Current tank tests have been performed on two equal-diameter, flexible cylinders in tandem with various end spacings or separation distances. While the cylinders experienced transverse VIV in only the first mode, the test Reynolds numbers were well into the transition range, and the drag crisis was clearly observed on the upstream cylinder. Both acceleration and drag were measured to provide some interesting correlations between vibration, drag, and end spacing for each of the two cylinders.


During design of floating production platforms in deepwater, it has been recognized that there is the possibility of interference between adjacent production or export risers, or possibly between other riser/tendon combinations such as a drilling riser and a production riser. The two interference consequences of most concern are: a) possible increases in fatigue damage during vortex-induced vibration (VIV); and b) possible contact between adjacent risers. This research project has attempted to further study the vibration behavior of two production risers in tandem, with the hopes of characterizing the changes in drag coefficient with vibration at Reynolds numbers as close to the prototype as possible.

This project is part of a research program in riser interference that has been in progress since 1989. Previous published results for current tank tests performed at low Reynolds numbers, but with high-mode numbers, include: tests with dual equal diameter cylinders in tandem [1]; and tests on dual cylinders in a staggered (offset from tandem) arrangement [2]. In addition to the published test results, low Reynolds number, high-mode number tests have also been performed with: dual unequal diameter cylinders in tandem; dual tandem cylinders with helical strakes; and three equal diameter tests in tandem. High Reynolds number tests have also been performed as part of this research program, and some of the single cylinder results have been published [3-6]. This paper presents results for tandem bare cylinders experiencing (primarily) first-mode VIV at critical high Reynolds numbers. Similar tests have also been performed on tandem cylinders with different surface roughness, helical strakes, fairings, and perforated shrouds. Tests have also been conducted on longer pipe models experiencing critical Reynolds numbers and higher mode VIV. These tests have also been complimented by various tow tests used to determine sectional drag coefficients for cylinders experiencing forced VIV.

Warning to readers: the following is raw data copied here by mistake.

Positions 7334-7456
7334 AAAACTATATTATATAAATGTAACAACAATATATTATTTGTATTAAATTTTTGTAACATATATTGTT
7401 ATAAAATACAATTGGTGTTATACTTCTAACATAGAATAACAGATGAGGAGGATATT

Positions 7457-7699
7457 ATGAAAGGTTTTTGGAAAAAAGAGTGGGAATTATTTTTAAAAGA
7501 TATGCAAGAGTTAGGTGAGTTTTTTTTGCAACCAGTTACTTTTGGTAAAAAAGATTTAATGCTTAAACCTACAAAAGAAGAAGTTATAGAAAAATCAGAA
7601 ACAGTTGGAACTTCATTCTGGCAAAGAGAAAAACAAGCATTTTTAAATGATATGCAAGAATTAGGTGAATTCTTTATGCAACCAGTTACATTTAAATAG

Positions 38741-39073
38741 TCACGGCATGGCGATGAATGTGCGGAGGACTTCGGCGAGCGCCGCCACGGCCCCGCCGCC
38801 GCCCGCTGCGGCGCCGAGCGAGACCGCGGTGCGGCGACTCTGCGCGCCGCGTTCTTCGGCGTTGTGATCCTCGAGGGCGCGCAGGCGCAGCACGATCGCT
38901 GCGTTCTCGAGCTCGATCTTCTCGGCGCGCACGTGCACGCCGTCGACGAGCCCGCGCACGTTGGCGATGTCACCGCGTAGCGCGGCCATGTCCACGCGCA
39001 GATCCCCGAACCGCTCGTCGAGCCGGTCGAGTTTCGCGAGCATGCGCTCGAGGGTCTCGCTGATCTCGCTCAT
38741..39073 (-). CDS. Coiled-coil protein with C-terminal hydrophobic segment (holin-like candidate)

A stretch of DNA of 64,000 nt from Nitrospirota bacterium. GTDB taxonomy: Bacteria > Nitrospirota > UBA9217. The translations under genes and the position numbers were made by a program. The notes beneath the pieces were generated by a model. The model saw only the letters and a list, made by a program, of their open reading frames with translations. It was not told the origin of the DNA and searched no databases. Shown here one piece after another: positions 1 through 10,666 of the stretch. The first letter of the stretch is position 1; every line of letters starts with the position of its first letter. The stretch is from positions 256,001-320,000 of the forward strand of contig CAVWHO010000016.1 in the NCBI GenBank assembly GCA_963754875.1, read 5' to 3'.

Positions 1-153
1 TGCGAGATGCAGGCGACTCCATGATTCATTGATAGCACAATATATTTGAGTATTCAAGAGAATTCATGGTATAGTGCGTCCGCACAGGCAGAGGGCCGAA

This paper presents current tank experimental results for two equal diameter ABS tubes in tandem that were spaced at several different end spacings (separation distances). The cylinders were flexible and experienced VIV in various bending modes, with the first transverse bending mode being the focus of the experiments. Simultaneous drag force and vortex-induced vibration (acceleration) measurements were made. The following sections present a summary of the test results, a description of the tests, and a detailed discussion of the test results.

Test Description
Current Tank.

All of the experiments were performed in the Shell Westhollow Technology Center current tank facility. A ship's propeller driven by a hydraulic power unit circulates the water through the tank.

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